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It is in the Gallic provinces more particularly that the glandiferous trees produce agaric;1 such being the name given to a white fungus which has a strong odour, and is very useful as an antidote. It grows upon the top of the tree, and gives out a brilliant light2 at night: this, indeed, is the sign by which its presence is known, and by the aid of this light it may be gathered during the night. The ægilops is the only one among the glandiferous trees that bears a kind of dry cloth,3 covered with a white mossy shag, and this, not only attached to the bark, but hanging down from the branches as well, a cubit even in length: this substance has a strong odour, as we have already4 stated, when speaking of the perfumes.

The cork is but a very small tree, and its acorn is of the very worst5 quality, and rarely to be found as well: the bark6 is its only useful product, being remarkably thick, and if removed it will grow again. When straitened out, it has been known to form planks as much as ten feet square. This substance is employed more particularly attached as a buoy to the ropes7 of ships' anchors and the drag-nets of fishermen. It is employed also for the bungs of casks and as a material for the winter shoes8 of females; for which reason the Greeks not inappropriately call them9 "the bark of a tree."

There are some writers who speak of it as the female of the holm oak; and in the countries where the holm does not grow, they substitute for it the wood of the cork-tree, more particularly in cartwrights' work, in the vicinity of Elis and Lacedæmon for instance. The cork-tree does not grow throughout the whole of Italy, and in no10 part whatever of Gaul.

1 Not the white agaric, Fée says, of modern pharmacy; but, as no kind of agaric is found in the oak, it does not seem possible to identify it. See B. xxv. c. 57.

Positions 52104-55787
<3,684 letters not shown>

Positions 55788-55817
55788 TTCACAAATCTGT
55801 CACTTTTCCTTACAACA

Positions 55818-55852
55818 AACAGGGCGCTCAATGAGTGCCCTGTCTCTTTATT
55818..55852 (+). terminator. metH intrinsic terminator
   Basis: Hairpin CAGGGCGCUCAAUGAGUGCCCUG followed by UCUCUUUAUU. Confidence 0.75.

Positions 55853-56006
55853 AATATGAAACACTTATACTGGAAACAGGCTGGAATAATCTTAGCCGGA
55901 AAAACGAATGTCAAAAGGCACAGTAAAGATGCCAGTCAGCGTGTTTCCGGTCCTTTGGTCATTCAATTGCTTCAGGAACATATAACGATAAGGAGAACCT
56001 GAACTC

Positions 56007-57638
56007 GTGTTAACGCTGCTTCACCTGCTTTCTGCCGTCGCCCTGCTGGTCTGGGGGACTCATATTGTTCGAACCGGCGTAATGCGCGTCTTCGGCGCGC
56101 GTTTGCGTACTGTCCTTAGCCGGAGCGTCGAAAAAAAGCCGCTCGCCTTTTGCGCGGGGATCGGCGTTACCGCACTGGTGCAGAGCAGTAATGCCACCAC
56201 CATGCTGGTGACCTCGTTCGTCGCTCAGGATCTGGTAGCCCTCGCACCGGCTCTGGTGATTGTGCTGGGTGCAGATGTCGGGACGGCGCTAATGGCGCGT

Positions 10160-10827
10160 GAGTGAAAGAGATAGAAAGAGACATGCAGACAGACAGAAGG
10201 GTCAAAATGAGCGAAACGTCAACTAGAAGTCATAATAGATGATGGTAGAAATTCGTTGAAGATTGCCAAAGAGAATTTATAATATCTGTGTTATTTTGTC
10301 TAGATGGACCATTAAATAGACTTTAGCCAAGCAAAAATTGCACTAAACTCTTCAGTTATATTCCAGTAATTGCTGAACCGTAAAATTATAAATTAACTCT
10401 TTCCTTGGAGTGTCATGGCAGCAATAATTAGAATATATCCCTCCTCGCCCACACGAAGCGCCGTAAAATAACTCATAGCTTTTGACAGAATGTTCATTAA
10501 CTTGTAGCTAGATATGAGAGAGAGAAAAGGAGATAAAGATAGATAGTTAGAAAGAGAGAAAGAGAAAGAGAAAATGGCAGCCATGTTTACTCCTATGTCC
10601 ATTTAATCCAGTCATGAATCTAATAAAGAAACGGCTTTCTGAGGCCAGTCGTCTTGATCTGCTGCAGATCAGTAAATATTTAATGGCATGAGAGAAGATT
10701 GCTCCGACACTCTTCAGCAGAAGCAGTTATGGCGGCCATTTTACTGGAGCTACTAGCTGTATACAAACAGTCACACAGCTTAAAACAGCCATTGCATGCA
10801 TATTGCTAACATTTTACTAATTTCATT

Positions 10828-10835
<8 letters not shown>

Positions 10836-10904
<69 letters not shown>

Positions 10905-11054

2 It is evident that no fungus would give out phosphoric light; but it may have resulted from old wood in a state of decomposition.

3 It is pretty clear that one of the lichens of the genus usnea is here referred to. Amadue, or German tinder, seems somewhat similar.

4 B. xii. c. 50.

5 On the contrary, Fée says, the acorn of the Quercus suber is of a sweet and agreeable flavour, and is much sought as a food for pigs. The hams of Bayonne are said to owe their high reputation to the acorns of the corktree.

6 The word "cork" is clearly derived from the Latin "cortex," "bark" See Beckmann's History of Inventions, V. i. p. 320, et seq., Bolrn's Edition, for a very interesting account of this tree.

7 This passage, the meaning of which is so obvious, is discussed at some length by Beckmann, Vol. i. pp. 321, 322.

8 It is still employed for making soles which are impervious to the wet.

9 It is doubtful whether this name was given to the shoes, or the females who wore them, and we have therefore preserved the doubt, in the ambiguous "them." Beckmann also discusses this passage, p. 321. He informs us, p. 322, that the Roman ladies who wished to appear taller than they really were, were in the habit of putting plenty of cork under their soles.

10 At the present day, it grows in the greatest abundance in France, the Landes more particularly.

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